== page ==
Clonal skeletal muscle myoblasts have substantial action potential Na+ ionophore activity. A small increase in activity accompanies cell fusion. The activity in both myoblasts and myotubes is relatively insensitive to inhibition by saxitoxin and tetrodotoxin and thus resembles denervated rat striated muscle which has been shown to be relatively insensitive to these toxins. Chronic electrical stimulation of muscle cells in vitro does not increase tetrodotoxin sensitivity.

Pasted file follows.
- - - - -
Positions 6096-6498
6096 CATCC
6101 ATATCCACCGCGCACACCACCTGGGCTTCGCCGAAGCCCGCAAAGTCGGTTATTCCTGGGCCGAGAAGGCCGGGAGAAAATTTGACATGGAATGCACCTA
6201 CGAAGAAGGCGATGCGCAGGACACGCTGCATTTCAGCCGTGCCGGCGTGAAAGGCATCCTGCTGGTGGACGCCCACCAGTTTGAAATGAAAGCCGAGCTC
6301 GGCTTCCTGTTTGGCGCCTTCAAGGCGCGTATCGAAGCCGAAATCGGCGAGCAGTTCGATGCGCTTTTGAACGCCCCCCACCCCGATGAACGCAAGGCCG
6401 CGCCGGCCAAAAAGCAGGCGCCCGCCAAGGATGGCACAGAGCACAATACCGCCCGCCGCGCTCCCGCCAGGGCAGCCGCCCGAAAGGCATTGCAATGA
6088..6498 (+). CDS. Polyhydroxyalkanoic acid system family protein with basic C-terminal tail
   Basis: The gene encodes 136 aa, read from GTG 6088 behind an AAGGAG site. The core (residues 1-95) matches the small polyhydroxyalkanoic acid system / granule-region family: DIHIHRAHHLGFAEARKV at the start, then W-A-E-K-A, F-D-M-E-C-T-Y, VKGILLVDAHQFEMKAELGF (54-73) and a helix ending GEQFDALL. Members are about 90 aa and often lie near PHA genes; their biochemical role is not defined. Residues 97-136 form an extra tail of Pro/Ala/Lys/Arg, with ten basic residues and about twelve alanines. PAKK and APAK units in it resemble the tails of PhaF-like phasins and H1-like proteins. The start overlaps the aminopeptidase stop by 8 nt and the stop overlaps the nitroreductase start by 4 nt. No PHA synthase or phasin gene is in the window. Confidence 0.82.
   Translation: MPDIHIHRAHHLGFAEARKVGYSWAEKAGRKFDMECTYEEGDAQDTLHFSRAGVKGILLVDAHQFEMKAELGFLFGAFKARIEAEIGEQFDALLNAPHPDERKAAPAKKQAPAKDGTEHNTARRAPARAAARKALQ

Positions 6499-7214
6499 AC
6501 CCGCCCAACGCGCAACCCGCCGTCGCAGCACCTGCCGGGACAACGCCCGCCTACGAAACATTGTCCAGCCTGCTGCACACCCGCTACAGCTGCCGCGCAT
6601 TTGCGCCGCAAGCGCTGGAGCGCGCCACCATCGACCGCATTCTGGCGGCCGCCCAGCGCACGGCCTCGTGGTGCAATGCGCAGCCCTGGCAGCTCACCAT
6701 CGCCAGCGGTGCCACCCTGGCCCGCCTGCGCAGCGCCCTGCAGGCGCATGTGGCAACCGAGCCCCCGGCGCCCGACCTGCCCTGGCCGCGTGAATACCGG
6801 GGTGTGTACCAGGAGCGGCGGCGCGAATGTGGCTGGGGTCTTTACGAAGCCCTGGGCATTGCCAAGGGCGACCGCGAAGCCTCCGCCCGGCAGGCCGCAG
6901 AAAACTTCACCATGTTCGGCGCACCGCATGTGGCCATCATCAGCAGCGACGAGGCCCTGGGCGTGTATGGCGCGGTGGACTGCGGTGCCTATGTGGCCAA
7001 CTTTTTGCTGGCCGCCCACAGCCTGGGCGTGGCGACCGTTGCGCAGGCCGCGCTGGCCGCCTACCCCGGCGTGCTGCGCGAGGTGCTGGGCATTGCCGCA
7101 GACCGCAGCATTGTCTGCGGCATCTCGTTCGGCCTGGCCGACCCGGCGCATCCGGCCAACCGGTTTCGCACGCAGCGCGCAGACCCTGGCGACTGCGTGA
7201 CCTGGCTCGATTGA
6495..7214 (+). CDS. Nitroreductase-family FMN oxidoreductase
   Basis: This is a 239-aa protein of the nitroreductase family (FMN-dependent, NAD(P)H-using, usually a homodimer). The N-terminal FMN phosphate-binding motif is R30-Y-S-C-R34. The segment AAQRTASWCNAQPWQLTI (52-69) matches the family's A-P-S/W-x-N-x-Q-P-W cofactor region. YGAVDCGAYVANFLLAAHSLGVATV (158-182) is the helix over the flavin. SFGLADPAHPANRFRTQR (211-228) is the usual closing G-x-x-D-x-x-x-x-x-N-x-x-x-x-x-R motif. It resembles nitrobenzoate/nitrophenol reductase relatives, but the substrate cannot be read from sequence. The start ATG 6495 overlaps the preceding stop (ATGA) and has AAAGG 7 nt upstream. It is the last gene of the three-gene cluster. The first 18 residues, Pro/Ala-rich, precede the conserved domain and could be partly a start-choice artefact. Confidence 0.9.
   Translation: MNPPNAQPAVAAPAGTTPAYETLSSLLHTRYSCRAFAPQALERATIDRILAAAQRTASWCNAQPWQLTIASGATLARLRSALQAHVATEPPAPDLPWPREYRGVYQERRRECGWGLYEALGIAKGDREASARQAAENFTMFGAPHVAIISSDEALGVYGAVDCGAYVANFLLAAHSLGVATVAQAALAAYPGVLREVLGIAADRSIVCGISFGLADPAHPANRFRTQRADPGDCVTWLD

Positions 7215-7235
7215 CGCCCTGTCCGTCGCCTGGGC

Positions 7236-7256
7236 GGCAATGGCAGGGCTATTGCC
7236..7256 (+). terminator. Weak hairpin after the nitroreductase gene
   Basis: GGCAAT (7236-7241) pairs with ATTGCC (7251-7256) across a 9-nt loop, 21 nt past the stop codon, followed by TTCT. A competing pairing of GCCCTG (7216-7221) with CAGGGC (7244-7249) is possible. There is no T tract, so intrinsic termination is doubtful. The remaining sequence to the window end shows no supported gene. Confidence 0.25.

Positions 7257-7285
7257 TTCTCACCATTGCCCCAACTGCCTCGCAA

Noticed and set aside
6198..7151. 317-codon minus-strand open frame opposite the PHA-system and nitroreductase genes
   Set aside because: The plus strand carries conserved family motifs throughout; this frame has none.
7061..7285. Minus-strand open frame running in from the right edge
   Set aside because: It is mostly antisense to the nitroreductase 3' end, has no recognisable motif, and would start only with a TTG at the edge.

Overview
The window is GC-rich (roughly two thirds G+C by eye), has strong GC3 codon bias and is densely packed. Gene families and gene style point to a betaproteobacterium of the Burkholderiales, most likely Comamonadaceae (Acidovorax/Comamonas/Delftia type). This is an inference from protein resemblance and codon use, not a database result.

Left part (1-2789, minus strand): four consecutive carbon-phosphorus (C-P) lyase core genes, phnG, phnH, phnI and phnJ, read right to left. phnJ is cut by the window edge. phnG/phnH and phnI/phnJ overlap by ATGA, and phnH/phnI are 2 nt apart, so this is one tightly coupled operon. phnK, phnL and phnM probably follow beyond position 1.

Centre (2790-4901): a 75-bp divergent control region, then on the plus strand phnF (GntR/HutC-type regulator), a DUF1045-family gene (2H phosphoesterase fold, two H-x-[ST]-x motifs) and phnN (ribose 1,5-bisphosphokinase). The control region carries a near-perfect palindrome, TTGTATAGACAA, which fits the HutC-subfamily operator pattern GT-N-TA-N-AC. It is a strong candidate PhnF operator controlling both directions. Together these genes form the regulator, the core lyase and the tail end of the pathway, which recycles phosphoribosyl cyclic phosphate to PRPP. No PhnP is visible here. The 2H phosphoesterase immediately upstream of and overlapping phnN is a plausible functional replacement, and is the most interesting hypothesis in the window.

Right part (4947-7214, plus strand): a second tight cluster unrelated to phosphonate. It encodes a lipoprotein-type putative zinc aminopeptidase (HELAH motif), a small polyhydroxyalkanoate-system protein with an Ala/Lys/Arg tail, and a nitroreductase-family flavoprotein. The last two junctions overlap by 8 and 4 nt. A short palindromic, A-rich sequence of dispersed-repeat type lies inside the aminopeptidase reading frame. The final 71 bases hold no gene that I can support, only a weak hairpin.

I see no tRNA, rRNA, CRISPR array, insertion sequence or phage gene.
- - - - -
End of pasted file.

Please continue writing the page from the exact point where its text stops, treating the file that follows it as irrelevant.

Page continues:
At least 3 ionophores are involved in the action potential in adult heart: a rapidly activated axon-like Na+ ionophore responsible for the rising phase of the action potential, a slower Ca++/Na+ ionophore responsible for the plateau phase, and a K+ ionophore responsible for the repolarization phase. Studies with specific inhibitors of the fast Na+ ionophore (tetrodotoxin) and the slow Ca++/Na+ ionophore (D-600) show that the role of these two types of ionophore in beating changes during development of the embryonic chick heart. In early embryonic hearts, the fast Na+ ionophore is present but is not required for beating. During development in ovo or in monolayer or aggregate culture in vitro, changes in the requirement for activity of the fast Na+ ionophore in beating are accompanied by changes in the sensitivity of the slow Na+/Ca++ ionophore to D-600. When the slow Na+/Ca++ ionophore is able to maintain beating without participation of the fast Na+ ionophore, its sensitivity to D-600 is high whereas when the fast Na+ ionophore is required for beating, the slow Na+/Ca++ ionophore is relatively insensitive to D-600. Transitions between these two states can be induced in 2 hours in vitro by inhibition of beating. Thus, the activity of these ionophores is regulated during development by a process dependent on the rhythmic activity of the cells.